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There was flood of milk. Reason: no milk commissioner!

The Father of the Milk Revolution Verghese Kurien demonstrated the effectiveness of organising milk production and marketing through milk producers’ cooperatives.

The Amul brand became a great symbol of success. But his efforts to replicate the Anand pattern in other states did not meet with success comparable to that of Gujarat. In tune with the diversity of India, the country opted different models. Tamil Nadu, with its intense political activity, opted to continue with organising milk production under the direction and control of the government. The Tamil Nadu Dairy Development Corporation continues to manage and administer milk production and marketing under the brand name Aavin.

Unfortunately, the slow grind of the bureaucratic machinery and frequent transfer of the chief executive dilute the needed thrust and aggression for maximising the corporation’s efficacy. I cite two instances:

•    In 2012, prior to Deepavali festival, Aavin introduced several sweet packs and offered these at attractive prices. The quality was quite good and prices more favourable than comparable products from private concerns like Grand Sweets or Sri Krishna Sweets. Demand was so high that the stocks were sold out in most outlets within a couple of hours of arrival. If one expected the corporation to build on this success, one was sadly disappointed. For Deepavali 2013, stocks did not reach the outlets even a couple of days before Deepavali. The frequent change of bureaucrats at the top comes in the way of building on successful practices.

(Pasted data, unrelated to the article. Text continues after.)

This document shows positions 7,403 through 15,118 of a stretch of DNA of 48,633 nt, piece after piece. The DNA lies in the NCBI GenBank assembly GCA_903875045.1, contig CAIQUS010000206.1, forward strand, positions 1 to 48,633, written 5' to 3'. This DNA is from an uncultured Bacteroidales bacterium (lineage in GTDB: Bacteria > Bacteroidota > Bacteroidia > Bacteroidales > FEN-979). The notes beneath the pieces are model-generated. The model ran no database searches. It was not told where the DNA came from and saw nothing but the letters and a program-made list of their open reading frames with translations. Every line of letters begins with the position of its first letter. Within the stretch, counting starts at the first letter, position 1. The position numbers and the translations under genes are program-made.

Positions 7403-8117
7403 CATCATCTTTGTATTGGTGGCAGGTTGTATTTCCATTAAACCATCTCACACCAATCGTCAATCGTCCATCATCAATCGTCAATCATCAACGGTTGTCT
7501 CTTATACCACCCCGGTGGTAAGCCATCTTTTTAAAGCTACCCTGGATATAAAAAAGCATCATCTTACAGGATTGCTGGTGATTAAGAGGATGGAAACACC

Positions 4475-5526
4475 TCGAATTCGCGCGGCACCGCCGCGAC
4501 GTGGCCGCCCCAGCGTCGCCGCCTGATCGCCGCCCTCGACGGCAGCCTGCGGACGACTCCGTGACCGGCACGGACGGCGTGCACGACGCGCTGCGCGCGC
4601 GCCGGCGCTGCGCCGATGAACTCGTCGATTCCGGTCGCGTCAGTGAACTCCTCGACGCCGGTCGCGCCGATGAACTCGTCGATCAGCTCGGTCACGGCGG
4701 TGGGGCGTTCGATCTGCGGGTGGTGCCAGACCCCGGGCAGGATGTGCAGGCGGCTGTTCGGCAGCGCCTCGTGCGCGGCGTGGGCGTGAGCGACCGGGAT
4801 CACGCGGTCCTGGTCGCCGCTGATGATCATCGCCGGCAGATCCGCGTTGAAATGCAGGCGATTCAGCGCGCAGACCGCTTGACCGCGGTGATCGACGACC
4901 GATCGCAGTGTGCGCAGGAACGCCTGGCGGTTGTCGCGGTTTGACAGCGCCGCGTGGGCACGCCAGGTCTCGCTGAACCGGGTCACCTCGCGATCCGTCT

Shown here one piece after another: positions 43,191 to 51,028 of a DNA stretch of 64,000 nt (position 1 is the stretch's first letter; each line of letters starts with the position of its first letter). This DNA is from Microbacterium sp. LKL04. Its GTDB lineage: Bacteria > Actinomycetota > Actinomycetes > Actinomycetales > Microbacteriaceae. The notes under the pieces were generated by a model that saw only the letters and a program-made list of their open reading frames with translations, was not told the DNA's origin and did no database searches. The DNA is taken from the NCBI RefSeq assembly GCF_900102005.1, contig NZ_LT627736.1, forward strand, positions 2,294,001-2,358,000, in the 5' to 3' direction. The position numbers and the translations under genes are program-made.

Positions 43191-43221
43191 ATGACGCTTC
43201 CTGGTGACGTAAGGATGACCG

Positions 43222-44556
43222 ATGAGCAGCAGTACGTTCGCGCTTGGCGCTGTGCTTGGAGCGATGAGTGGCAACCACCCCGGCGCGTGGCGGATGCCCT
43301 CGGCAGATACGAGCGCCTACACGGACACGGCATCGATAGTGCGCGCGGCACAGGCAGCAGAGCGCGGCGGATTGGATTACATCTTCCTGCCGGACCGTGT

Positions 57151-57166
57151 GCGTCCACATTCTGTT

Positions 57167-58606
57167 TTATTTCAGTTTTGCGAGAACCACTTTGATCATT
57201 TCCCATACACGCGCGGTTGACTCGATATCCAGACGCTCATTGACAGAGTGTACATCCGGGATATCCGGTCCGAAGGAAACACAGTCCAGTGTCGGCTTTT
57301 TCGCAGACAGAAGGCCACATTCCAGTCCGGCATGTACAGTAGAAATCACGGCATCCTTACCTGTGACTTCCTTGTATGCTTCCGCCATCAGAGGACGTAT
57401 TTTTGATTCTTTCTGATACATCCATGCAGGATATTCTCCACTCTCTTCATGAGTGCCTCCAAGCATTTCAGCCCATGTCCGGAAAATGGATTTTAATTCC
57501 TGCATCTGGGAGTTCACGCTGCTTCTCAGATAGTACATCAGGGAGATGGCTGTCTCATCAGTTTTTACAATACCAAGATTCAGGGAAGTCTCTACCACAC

•    The second example is even more pathetic. A few years ago, TNDDC’s Salem unit introduced flavoured milk in tetra packs. The different flavours included strawberry, vanilla, banana, chocolate, pista… Priced at Rs 15 per pack, these became affordable and turned out to be among the popular products of Aavin. The machine imported from Sweden over a decade ago and installed at the Salem unit was in crying need of replacement. But TNDDC did not bother to monitor the deteriorating condition. The machine crashed in 2013 totally stopping production of this popular product. It seems it may take more than a year from now to get a new machine imported from Europe.

Such established corporations should naturally have a think tank to plan ahead. How sad such a system is not in place at TNDDC!

I remember Kurien’s address at a dairy conference organised by the then Milk Commissioner L M Menezes at Chennai in the early 1980s. I recall his address in the presence of the then Minister of Dairy Development K A Krishnaswamy. See how Kurien twitted Menezes, one of the brilliant administrators who worked so hard to replicate the Anand pattern in Tamil Nadu : “I visited New Zealand. The bloody place was flooded with milk. I investigated the reason,” Kurien paused, turned towards Menezes, and remarked: “I found there was no Milk Commissioner in New Zealand! I was in the Netherlands. There again the milk was flowing like river. I found the answer. There was no milk commissioner…’

 The refrain that Brutus was an honourable man was repeated by Kurien. Sadly, Kurien’s prescription of milk production and marketing managed by cooperatives did not fit into the party politics-dominated Tamil society.

 

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